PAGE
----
Hospital-based clinics — known as hospital outpatient departments (HOPDs) — charge a “facility fee," or a bill in addition to the one levied for the doctors’ services. A hospital executive once told me to think of a facility fee like a “room rental” charge. Independent practices are forbidden from charging facility fees. For one 15-minute visit with your doctor, Medicare pays $124.40 if it takes place in a hospital-based outpatient department. Medicare reimburses only $68.97 for the exact same service delivered at an independent physician-owned clinic — an 80% difference!  
Over the past decade, this payment inequity forced physicians to close their doors and sell their practices to large hospital corporations. Prior to 2000, approximately 60% of physicians in the U.S. were “independent practice owners or partners” and by 2016 that number had fallen to less than one-third of physicians. Solo physicians – like myself — are predicted to become extinct, like the dinosaurs.
Locally the consolidation trend mirrored that of the nation, as I mentioned above, because most could not remain economically viable on their own. Currently, every neurologist, endocrinologist, cardiologist, pulmonologist, urologist, and vascular and orthopedic surgeon in Kitsap County is employed or contracted with CHI Franciscan.
The Wall Street Journal recently exposed a second reason hospital-employed physicians increase healthcare costs for consumers. The more primary-care doctors that work for hospitals, the more they are being pushed to keep lucrative specialty referrals in-house. In contrast, independent physicians are free to make referrals to those physicians they would choose for their own family members and themselves. 
Research shows that physician-owned practices provide better quality of care. For example, in comparison to organizations employing more than 100 physicians, practices with 3 to 9 physicians had 27% fewer preventable hospital admissions and those comprised of one or two physicians had 33% fewer preventable hospital admissions.  Fewer days spent in the hospital leads to fewer bills for consumers to pay.
There is no doubt that communities need hospitals — they provide essential emergency services 24 hours a day and a full spectrum of specialty care that would be unavailable otherwise. But certainly not at the expense of independently-owned and operated physician practices. 
It is understandable, due to the provision of charity care and other critical healthcare services, that nonprofit hospitals are tax-exempt. Private practices provide charity care too — albeit on a smaller scale than non-profit hospitals — yet are not afforded the same economic amnesty. At a bare minimum, those private practices treating Medicare and Medicaid patients should be allowed an exemption from this tax increase, if only to equalize the odds for their economic survival.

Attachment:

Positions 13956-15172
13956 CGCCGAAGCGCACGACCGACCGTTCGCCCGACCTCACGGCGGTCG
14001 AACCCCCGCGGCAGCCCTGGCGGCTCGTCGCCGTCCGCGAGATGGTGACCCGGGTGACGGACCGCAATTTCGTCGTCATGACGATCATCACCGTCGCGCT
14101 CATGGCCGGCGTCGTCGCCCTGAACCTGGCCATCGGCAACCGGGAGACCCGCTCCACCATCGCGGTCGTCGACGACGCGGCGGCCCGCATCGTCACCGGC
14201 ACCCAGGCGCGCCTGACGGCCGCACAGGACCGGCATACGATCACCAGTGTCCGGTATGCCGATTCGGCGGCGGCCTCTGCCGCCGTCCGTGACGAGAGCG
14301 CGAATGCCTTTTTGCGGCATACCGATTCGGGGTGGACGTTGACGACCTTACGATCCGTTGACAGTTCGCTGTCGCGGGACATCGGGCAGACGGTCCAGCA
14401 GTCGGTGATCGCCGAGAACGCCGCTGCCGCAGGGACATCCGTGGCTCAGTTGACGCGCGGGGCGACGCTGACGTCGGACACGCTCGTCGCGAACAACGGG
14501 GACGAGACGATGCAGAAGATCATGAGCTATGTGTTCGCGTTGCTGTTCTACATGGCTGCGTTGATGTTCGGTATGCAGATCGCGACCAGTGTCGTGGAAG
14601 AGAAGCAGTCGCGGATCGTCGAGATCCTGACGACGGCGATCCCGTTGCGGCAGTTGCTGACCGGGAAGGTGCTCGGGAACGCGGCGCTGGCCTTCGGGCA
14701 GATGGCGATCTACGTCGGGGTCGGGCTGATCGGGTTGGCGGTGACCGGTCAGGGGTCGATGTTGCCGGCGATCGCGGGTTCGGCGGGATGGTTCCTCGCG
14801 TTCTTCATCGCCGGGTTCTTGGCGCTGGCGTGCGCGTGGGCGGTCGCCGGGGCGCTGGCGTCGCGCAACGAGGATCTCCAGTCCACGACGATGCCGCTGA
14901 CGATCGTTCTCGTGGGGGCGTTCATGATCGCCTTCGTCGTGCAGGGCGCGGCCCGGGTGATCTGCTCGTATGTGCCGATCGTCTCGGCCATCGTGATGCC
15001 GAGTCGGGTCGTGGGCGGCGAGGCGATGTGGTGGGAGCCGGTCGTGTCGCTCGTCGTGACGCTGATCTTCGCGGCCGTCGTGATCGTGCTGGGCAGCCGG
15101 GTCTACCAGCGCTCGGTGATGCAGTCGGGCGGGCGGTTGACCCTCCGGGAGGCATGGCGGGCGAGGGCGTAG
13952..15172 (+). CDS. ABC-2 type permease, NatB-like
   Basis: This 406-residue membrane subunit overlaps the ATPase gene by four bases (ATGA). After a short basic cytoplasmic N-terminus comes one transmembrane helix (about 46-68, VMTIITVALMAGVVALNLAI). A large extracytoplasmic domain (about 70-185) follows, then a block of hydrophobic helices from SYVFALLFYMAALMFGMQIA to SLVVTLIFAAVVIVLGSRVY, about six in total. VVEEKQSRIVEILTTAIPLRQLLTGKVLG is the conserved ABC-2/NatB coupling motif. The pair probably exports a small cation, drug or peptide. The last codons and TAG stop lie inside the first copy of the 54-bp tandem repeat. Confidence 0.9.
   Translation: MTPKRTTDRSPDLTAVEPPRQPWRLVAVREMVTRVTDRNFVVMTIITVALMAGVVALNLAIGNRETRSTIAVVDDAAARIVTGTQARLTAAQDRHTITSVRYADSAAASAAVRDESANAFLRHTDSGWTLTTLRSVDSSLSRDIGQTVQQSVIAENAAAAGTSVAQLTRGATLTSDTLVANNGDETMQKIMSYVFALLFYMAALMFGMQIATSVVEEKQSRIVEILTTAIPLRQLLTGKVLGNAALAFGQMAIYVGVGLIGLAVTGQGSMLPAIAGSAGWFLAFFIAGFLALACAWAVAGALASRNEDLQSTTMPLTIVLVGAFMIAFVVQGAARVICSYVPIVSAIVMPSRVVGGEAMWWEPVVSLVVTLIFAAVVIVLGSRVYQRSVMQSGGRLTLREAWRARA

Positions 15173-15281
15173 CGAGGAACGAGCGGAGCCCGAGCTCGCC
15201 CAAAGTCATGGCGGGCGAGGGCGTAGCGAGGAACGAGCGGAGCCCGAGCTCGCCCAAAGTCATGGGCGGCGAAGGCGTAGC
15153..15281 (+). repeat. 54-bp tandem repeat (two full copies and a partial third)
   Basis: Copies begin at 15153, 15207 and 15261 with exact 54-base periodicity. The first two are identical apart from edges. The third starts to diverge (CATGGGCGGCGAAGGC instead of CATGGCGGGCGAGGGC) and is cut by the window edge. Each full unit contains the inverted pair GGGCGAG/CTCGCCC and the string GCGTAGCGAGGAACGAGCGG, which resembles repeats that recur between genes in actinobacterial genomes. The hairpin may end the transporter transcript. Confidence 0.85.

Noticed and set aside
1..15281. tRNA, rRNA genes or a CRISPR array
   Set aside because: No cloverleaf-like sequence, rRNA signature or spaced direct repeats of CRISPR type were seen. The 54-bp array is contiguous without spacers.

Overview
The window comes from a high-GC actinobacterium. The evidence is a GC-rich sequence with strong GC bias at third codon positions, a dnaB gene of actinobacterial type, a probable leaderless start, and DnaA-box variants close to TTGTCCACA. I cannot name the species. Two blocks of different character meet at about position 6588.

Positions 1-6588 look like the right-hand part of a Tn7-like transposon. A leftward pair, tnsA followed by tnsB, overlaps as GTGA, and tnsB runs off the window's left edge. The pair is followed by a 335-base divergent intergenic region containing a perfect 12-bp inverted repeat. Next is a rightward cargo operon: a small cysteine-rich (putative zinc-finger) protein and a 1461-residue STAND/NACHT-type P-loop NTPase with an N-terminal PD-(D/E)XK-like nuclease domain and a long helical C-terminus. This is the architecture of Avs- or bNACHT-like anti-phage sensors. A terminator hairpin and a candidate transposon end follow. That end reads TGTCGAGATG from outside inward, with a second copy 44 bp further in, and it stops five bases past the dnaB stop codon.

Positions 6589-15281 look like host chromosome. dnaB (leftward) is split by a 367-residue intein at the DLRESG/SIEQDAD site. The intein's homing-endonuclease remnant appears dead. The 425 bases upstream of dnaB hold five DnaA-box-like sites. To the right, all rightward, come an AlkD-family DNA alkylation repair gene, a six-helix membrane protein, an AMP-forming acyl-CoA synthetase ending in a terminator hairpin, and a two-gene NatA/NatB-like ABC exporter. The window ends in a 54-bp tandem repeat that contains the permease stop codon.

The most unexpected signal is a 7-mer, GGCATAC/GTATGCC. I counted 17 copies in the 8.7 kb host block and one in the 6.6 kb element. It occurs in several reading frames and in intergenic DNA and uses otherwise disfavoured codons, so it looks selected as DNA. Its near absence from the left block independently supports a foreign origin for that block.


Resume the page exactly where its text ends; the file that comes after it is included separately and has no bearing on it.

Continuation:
A Democratic Presidential hopeful should not prioritize the needs of large corporations over small medical practices, which can deliver high quality care at a lower cost.  Otherwise, Gov. Inslee is showing the nation that he is no fan of providing affordable care to the masses. 
After making many phone calls to Olympia this past week, I have learned that Rep. Steve Tharinger (D-Port Townsend), chair of the Capital Budget Committee and a member of the Health and Wellness Committee, and Rep. Eileen Cody (D-West Seattle), chair of the Health and Wellness Committee, are the most important legislators with whom to voice your concerns. They can help create the exemption to lessen the pressure on independent doctors. 
If Washington legislators blindly vote to increase the B&O tax on the few independent medical practices struggling to survive, without realizing the detrimental impact of their decision, they are turning their backs on patients, independent physicians and our communities. Please call members of our state delegation as well, and let them know that you do not want independent practices, and the valuable services they provide, to disappear. 
Contact state legislators 
Rep. Tharinge: 360-786-7904, 
Rep. Cody: 360-786-7978, 
23rd District: Rep, Sherry Appleton, 360-786-7934,; Rep. Drew Hansen, 360-786-7842,; Sen. Christine Rolfes, 360-786-7644,
26th District: Rep. Michelle Caldier, 360-786-7802,; Rep. Jesse Young, 360-786-7964,; Sen. Emily Randall, 360-786-7650, 
35th District: Rep. Dan Griffey, 360-786-7966,; Rep. Drew MacEwen, 360-786-7902,; Sen. Tim Sheldon, 360-786-7668,